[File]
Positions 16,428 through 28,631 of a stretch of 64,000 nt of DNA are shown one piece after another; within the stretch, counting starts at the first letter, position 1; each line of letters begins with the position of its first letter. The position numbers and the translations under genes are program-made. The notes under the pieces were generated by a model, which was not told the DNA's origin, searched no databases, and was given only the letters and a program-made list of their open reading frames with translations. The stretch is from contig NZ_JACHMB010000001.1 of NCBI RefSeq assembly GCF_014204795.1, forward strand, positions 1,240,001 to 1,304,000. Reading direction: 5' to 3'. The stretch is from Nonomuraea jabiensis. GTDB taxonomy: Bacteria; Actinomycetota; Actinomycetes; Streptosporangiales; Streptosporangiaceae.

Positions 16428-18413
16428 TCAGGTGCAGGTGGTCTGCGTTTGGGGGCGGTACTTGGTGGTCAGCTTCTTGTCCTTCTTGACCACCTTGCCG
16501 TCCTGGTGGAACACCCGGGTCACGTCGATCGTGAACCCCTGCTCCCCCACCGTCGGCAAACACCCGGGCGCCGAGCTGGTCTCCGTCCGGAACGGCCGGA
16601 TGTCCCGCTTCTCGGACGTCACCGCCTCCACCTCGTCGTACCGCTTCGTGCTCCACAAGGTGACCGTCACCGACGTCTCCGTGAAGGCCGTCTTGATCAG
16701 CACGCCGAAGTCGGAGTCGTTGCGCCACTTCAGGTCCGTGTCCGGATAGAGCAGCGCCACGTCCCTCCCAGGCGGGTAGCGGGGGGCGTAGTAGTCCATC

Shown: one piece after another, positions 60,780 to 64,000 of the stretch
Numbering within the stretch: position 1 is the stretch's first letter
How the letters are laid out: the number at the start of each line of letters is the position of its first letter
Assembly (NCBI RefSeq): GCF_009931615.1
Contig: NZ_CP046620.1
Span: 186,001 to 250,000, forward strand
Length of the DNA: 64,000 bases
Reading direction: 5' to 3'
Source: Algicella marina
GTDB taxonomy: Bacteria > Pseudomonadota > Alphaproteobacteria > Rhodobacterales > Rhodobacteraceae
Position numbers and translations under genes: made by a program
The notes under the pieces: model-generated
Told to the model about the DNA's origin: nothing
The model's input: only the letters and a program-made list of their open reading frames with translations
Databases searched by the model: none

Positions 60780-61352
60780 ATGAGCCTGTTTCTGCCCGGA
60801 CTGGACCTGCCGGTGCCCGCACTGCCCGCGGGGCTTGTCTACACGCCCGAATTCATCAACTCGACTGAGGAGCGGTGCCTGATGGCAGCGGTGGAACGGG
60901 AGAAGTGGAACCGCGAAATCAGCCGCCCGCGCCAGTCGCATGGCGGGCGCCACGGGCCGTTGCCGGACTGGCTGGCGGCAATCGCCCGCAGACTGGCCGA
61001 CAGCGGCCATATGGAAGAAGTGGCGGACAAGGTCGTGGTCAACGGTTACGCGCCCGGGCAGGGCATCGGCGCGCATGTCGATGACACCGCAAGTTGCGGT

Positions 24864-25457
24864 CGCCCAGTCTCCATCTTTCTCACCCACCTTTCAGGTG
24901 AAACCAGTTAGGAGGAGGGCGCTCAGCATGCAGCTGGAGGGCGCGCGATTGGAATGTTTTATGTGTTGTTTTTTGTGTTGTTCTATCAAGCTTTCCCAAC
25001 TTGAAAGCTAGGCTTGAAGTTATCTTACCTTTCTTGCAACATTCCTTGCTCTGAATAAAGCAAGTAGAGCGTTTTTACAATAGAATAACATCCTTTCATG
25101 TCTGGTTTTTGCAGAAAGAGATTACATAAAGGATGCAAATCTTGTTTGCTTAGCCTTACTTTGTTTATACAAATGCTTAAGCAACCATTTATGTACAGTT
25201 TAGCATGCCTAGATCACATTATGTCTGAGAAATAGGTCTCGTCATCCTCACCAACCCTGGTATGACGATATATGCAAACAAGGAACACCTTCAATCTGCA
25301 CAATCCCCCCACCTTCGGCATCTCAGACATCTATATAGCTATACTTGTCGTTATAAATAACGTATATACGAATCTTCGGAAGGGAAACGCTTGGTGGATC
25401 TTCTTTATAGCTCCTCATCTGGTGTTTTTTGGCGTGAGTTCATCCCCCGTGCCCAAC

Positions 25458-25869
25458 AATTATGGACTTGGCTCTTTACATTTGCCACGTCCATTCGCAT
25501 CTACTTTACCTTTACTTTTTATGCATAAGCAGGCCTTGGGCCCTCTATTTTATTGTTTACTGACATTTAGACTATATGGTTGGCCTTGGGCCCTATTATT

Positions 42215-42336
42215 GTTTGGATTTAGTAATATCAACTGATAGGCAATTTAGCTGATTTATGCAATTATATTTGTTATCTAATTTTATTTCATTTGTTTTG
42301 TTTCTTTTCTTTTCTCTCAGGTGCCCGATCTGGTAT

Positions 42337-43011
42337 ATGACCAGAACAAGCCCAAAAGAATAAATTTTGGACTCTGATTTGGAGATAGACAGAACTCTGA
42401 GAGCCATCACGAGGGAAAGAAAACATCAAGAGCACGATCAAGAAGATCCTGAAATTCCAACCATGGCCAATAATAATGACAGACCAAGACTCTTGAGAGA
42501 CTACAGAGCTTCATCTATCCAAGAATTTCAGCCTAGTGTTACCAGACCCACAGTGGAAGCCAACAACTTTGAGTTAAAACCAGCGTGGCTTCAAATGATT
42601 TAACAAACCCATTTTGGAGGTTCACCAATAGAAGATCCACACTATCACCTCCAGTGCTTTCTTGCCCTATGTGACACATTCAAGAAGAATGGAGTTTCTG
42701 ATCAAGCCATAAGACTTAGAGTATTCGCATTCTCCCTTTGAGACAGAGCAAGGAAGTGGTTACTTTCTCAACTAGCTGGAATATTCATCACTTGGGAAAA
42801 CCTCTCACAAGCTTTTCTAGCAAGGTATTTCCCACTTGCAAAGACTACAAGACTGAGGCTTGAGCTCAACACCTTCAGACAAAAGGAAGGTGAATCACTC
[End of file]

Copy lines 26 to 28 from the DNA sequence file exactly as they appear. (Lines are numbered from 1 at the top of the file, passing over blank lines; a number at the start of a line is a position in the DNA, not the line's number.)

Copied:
61001 CAGCGGCCATATGGAAGAAGTGGCGGACAAGGTCGTGGTCAACGGTTACGCGCCCGGGCAGGGCATCGGCGCGCATGTCGATGACACCGCAAGTTGCGGT

Positions 24864-25457
24864 CGCCCAGTCTCCATCTTTCTCACCCACCTTTCAGGTG